Anonymous asked: what is your take on accusations of Foucault's misogyny?
I’ve never heard it quite phrased like that, but if you mean certain feminist critiques of him as being male-centric or phallogocentric, I think there’s some validity to them. That opening anecdote in HoS v.I about the “game of curdled milk” with the “town idiot” and the little girl is ambiguous enough to be offensive (especially that phrase he uses, something like, “oh life’s innocent pleasures” or whatever sounds a bit like he’s romanticizing this pre bio-political time and borders on erasing a very real violence that this girl, fictional or not, might have undergone). But if you take these instances in the context of his work, Foucault was very clear about his own kind of ambiguity towards power (in the same way Marx was pretty ambiguous towards capitalism)—he’s not arguing that we go back this the old Machiavellian model or anything (as if we could), so that’s why his treatment of the anecdote seems out of place. And I do think that in terms of politics/praxis, his work is much more useful to feminists (and queers) than a lot of so-called “feminist” theorists—even if he was a “misogynist” (which I don’t think he was), it wouldn’t change that.
On a related note: the curdled milk anecdote always really bothered me since it kind of epitomized my one hesitation with Foucault: sometimes he risks a kind of historical erasure in his genealogical account of power relations. Take for example his treatment of “homosexuality” as having been recently invented, medicalized, scrutinized, brought under the both productive and controlling hand of biopower. He’s very clear that “homosexual” acts have always existed, but the homosexual as an identity or category did not, and again the ambiguity here might suggest he thinks it was better before, or at least easier before, to enact same-sex desire without the scrutiny of the State or whatever institution trying to control it. Of course we know that rather than attempt to produce/control/medicalize homosexuality, in the past institutions have simply condemned the acts we now associate with it, even to death. I don’t think Foucault is arguing we go back to that or anything, but his point I think is that resistance in the old top-down model of sovereignty was much easier, and he wants to move away from identity politics and towards micro politics, or “bodies and pleasures,” for a more strategic resistance of biopolitical regimes (“resistance” being a tentative, non-agency related thing here). I think something like the modern and mainstream LGBT rights movement in the US is a great example of why the so-called liberation embedded within the discourse of/on the homosexual is problematic, however, my issue with Foucault’s treatment of homosexuality in this schema is two-fold:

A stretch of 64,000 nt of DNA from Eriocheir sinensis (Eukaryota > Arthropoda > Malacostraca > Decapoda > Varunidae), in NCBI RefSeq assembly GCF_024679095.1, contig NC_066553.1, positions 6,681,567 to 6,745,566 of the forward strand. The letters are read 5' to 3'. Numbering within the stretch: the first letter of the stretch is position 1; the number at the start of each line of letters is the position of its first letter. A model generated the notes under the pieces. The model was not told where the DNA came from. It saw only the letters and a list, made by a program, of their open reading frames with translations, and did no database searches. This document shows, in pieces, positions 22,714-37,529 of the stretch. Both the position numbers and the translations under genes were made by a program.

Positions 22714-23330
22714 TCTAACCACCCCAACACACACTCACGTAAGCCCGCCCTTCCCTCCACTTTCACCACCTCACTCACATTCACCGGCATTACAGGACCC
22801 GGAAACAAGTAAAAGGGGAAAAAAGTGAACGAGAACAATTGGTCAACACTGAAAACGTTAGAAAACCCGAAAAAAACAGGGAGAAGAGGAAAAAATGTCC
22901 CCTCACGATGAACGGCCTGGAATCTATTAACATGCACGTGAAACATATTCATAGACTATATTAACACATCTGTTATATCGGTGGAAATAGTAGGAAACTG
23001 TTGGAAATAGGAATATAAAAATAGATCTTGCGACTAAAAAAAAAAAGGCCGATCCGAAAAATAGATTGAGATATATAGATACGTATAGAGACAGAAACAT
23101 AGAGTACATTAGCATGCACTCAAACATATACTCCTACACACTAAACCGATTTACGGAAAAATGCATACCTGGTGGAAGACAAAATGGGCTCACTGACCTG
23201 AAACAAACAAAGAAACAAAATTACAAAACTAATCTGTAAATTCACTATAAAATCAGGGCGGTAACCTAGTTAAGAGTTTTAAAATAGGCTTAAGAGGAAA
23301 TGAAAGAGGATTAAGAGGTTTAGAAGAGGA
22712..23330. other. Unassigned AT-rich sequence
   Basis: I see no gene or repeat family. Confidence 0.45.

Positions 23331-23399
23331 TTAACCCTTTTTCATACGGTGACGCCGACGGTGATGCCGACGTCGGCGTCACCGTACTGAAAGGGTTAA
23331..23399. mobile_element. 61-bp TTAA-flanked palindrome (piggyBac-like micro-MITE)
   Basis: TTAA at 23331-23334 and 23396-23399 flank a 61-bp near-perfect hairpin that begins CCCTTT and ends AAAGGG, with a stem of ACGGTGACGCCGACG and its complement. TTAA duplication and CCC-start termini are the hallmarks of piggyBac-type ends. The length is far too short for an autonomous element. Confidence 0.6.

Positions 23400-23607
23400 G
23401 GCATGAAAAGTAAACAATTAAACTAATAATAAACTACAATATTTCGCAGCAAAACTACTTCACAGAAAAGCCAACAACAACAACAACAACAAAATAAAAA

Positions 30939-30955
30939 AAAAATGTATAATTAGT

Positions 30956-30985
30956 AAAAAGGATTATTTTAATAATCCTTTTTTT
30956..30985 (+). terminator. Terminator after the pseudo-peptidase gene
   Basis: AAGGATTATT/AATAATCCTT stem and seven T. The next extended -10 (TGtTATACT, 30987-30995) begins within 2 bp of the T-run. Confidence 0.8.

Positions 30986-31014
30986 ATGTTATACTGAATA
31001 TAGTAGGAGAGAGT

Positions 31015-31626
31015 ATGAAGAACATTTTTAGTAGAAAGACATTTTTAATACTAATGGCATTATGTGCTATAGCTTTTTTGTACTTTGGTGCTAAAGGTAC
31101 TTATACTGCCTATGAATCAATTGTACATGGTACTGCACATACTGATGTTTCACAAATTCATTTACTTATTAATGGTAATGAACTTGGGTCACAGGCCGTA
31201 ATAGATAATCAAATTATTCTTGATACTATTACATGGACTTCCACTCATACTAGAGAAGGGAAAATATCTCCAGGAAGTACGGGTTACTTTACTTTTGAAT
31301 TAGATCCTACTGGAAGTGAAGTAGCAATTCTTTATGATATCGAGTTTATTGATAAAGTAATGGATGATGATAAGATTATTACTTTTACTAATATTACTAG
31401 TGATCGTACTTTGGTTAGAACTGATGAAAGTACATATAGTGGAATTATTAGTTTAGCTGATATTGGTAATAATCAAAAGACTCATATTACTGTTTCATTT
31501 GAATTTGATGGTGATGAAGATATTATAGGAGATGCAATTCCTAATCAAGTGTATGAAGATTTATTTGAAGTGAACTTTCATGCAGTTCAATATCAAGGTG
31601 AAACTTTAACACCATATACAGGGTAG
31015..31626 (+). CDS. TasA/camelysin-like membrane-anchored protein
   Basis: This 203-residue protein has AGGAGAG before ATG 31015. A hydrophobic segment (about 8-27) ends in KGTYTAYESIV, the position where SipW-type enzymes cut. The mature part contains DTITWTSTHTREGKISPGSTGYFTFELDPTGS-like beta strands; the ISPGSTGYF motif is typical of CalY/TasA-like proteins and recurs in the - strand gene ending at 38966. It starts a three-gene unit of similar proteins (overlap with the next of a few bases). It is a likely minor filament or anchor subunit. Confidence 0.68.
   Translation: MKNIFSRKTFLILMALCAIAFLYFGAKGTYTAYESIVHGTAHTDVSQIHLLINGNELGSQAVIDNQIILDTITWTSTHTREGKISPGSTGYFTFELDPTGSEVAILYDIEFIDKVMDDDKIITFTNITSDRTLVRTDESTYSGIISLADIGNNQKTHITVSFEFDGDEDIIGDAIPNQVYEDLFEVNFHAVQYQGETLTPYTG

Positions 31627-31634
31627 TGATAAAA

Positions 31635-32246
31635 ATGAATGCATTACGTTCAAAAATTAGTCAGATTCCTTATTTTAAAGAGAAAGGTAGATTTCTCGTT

1. He’s a little too ambiguous in his historical analysis and borders on erasing the violence that many people we would now consider gay faced.
2. Although I agree with his critique of identity, I think there’s something to be said for the community that stems from a kind of identification (the queer community in this case) that is, to me anyway, super necessary and politically viable. So I think there’s something to be said here of the difference between identity-as-individualization and identity-as-communalization. Being that Foucault himself was out and talked about how queerness is a way of life centered on friendship, and also that we need to “work on being homosexual,” it’s not something one just is—I don’t think he would be in disagreement with me here.
Anyway sorry that was long but I’d love to hear your thoughts guyz.